9. God declares Adam’s need for a suitable helper (Gen. 2:18,20).
Since Adam named the cattle, beasts of the field, and birds of the air, it is reasonable to assume that he would have possessed the moral, spiritual, and intellectual capacity to perceive that these creatures would be unable to meet his personal needs. An emerging loneliness may have emerged quite rapidly as he named the parade of creatures, each with a suitable mate. Human beings can grow lonely within just a few minutes upon separation from people they know and love.
10. God induces sleep and performs surgery on Adam (Genesis 2:21).
This appears to be a supernatural work. Throughout the scriptures, God’s supernatural manifestations often take place in no time at all.
11. God creates Eve (Genesis 2:22).
Like Adam, her creation appears to be rapid and virtually instantaneous.
12. God ordains that Adam and Eve enter into a divinely constituted marriage relationship (Genesis 2:23-25).
In Genesis 2:23, Adam says, ‘This is now bone of my bones, and flesh of my flesh; she shall be called Woman, because she was taken out of Man.’ This would seem to indicate an immediate recognition, by Adam, of Eve’s significance to his life. Considering that Adam has witnessed God’s majesty, His miraculous works of creation, and the glory of the Garden, it is not difficult to imagine that recognizing a creation of his own kind, so beautiful and pure, would have taken very little time to appreciate.
To conclude that all of these events could happen in a 24-hour period seems quite forced and therefore unconvincing.
Not at all. It would certainly appear forced to an old-earth creationist whose primary complaint, in reality, is based on the interpretation of modern science. However, to deny the legitimate possibility of these events taking place within a 24 hour period would appear to limit the capability of the Almighty and to place sound scriptural interpretation in a secondary position to modern science, whose very foundation is philosophical naturalism.
Certainly God is omnipotent and omniscient, but Adam was a finite creature with limitations and boundaries in his nature, and those limitations were present before Adam’s fall.
Adam was certainly a created being who paled in comparison to the omnipotence and omniscience of God. And scripture does not provide specific details for us to accurately assess all of Adam’s mental and physical capabilities. Therefore, RTB presupposes greater initial limits, while young-earth creationists presuppose fewer initial limits. Neither presupposition can be ‘proven’. But the actions described for Adam on the 6th day do not seem impossible to achieve, even for someone of average abilities living today.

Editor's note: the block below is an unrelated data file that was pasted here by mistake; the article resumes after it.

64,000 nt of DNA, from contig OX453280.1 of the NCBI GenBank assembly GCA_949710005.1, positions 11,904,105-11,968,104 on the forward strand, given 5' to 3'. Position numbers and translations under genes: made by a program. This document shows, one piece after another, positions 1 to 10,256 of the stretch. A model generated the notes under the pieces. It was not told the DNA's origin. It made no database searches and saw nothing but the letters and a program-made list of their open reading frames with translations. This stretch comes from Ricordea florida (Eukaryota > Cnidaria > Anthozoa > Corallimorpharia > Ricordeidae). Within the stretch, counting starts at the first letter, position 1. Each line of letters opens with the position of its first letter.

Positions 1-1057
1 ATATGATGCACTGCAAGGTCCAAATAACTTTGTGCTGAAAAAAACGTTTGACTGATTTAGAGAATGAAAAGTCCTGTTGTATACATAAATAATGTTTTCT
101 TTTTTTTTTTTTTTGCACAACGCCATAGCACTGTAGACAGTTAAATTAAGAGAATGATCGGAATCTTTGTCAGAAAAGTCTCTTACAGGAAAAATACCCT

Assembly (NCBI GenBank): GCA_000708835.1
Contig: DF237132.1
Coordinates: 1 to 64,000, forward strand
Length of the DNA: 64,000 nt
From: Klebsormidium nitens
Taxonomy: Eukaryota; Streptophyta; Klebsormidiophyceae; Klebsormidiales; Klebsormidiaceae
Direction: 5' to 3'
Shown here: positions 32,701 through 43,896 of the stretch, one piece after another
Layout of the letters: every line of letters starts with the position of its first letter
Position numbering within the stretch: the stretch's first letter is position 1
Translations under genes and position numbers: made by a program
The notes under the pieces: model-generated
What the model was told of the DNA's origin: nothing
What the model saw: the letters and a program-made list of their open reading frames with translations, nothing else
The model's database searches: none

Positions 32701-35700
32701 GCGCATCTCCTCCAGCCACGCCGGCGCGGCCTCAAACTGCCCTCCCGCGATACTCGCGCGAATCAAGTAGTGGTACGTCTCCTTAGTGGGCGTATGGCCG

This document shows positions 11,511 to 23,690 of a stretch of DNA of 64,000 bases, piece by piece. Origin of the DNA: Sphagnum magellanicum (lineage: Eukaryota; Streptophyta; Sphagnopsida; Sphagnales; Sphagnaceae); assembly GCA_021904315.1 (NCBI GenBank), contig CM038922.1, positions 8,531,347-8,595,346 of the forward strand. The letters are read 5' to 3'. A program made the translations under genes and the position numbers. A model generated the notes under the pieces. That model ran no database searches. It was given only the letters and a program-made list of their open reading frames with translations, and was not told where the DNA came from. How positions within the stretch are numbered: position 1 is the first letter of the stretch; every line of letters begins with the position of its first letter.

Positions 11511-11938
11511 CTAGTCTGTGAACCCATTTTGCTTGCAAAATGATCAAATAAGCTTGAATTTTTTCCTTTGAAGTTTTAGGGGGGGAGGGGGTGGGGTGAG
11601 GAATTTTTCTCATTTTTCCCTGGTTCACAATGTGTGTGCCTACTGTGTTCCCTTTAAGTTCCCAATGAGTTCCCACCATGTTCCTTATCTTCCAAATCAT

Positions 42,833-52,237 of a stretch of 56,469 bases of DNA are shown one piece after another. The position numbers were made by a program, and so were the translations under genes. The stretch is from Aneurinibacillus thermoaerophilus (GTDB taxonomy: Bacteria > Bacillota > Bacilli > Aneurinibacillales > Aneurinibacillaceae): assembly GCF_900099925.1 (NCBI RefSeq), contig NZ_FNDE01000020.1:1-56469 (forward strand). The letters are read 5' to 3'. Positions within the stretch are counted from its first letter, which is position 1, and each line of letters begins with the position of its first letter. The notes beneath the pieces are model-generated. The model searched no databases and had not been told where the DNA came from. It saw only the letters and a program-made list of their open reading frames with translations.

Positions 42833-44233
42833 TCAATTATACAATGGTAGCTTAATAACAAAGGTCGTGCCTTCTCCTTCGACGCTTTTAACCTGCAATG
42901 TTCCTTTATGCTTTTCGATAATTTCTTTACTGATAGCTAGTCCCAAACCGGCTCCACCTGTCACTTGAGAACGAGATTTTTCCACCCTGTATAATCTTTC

It appears that Adam had been commissioned to carry out not three tasks, but rather, as the dean of evangelical Old Testament scholarship Gleason Archer stated, “three distinct careers” (gardening, zoology, marriage).
Yes, Adam was given these ‘careers’ on the sixth day but that only represented the commissioning of Adam’s work in these areas. His implementation and mastery of these ‘careers’ would grow over time.
Adam, though not yet fallen at this point, still needs considerable time to reflect upon and process the profound events he experiences.
This is pure conjecture. How do we know how much Adam required or didn’t require? Samples is making a statement based on assumptions alone.
He ends his column by addressing the issue of the duration of creation days and biblical inerrancy.
Historic Christianity has never held an official orthodox position on the duration of the creation days as it has on such doctrines as the Trinity and the person of Christ.
It may be true that throughout church history councils and creeds have not specifically dealt with the issue of the length of creation days, but that is likely because it was not an issue then. However, the majority of biblical scholars, when providing a clear response to the issue, have argued for a 24-hour interpretation of the Genesis days. For example, twelve early church fathers wrote explicitly on the duration of the six days of creation.3 Nine defended a 24-hour interpretation, while three defended a figurative, instantaneous creation (not day-age like RTB). This is not an appeal to authority but a refutation of Samples’ above claim. Nevertheless, the wisdom of the early church fathers merits careful consideration in the context of the entire debate.
Christian scholars with a commitment to biblical inerrancy nevertheless continue to take different positions on this controversial topic.
This is a surprising statement from someone who is certain that the days of Genesis are definitely not 24 hours long. If he were serious he would have argued that we can’t know. It is an attempt to avoid the clear teaching of Scripture and hold onto an untenable position.
For sure this is not a salvation issue. A person is saved by the mercy and grace of our Lord Jesus Christ when they repent of their sin and trust in Jesus Christ’s atoning death and resurrection.
But this issue is vital to a logical, consistent Christian worldview. Putting millions of years of death and suffering into Genesis destroys the historical basis for the Gospel. Not only that, it assaults the character of God. He is accused of bringing disease, cancer, death and bloodshed into the world, and then claiming it is ‘very good’.
No! God is good and He created a good world at the beginning. The problem began when man began to trust his own ideas instead of believing the words that God had spoken. Let’s not do that again.
- With thanks to Daniel Anderson, of CMI–USA, for his significant input and advice concerning this article. Return to Text.
- Samples, Kenneth. The Nature and Duration of Creation Day Six, 04 December 2007. Return to Text.
- Bradshaw, Robert. Genesis, Creationism, and the Early Church, chapter 3, 13 August 2003. See also Creation days and Orthodox Jewish tradition. Return to Text.